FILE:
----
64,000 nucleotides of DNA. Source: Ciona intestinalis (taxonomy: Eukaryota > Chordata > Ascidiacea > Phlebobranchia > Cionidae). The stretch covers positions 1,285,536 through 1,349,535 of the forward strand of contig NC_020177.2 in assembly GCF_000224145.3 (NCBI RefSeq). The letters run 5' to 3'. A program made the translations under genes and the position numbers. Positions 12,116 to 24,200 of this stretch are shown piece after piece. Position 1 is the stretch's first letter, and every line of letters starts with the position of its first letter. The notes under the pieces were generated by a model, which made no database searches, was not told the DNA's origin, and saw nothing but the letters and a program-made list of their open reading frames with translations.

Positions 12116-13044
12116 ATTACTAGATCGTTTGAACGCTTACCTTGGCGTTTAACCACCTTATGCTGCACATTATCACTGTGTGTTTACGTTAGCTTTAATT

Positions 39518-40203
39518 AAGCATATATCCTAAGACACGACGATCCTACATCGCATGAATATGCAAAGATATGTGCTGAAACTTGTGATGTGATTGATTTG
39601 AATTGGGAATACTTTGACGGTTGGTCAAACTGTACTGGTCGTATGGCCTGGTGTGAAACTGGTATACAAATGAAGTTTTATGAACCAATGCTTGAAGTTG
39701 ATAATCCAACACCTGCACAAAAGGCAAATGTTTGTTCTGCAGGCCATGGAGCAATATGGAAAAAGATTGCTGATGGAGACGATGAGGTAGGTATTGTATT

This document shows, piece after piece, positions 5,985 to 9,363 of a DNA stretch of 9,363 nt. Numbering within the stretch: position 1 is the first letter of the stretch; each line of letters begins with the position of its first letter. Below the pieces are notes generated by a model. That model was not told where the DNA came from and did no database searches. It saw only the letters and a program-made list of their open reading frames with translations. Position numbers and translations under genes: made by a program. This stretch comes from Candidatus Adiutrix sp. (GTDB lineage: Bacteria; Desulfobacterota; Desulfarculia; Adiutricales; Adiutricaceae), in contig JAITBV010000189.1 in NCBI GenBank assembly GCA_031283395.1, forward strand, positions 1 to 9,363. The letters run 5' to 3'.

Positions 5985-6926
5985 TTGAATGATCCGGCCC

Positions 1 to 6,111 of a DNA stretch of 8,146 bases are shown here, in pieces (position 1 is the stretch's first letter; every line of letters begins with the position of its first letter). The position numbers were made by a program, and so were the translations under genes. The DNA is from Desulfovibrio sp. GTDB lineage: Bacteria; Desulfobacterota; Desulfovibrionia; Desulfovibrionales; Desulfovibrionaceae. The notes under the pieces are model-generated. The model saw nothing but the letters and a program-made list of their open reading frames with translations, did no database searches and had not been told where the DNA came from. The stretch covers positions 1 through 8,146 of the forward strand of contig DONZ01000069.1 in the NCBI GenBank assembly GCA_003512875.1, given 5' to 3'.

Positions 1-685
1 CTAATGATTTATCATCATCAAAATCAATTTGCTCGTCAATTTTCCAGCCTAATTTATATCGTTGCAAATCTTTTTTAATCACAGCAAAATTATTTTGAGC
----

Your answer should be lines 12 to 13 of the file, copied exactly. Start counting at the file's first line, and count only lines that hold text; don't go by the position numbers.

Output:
Positions 1-685
1 CTAATGATTTATCATCATCAAAATCAATTTGCTCGTCAATTTTCCAGCCTAATTTATATCGTTGCAAATCTTTTTTAATCACAGCAAAATTATTTTGAGC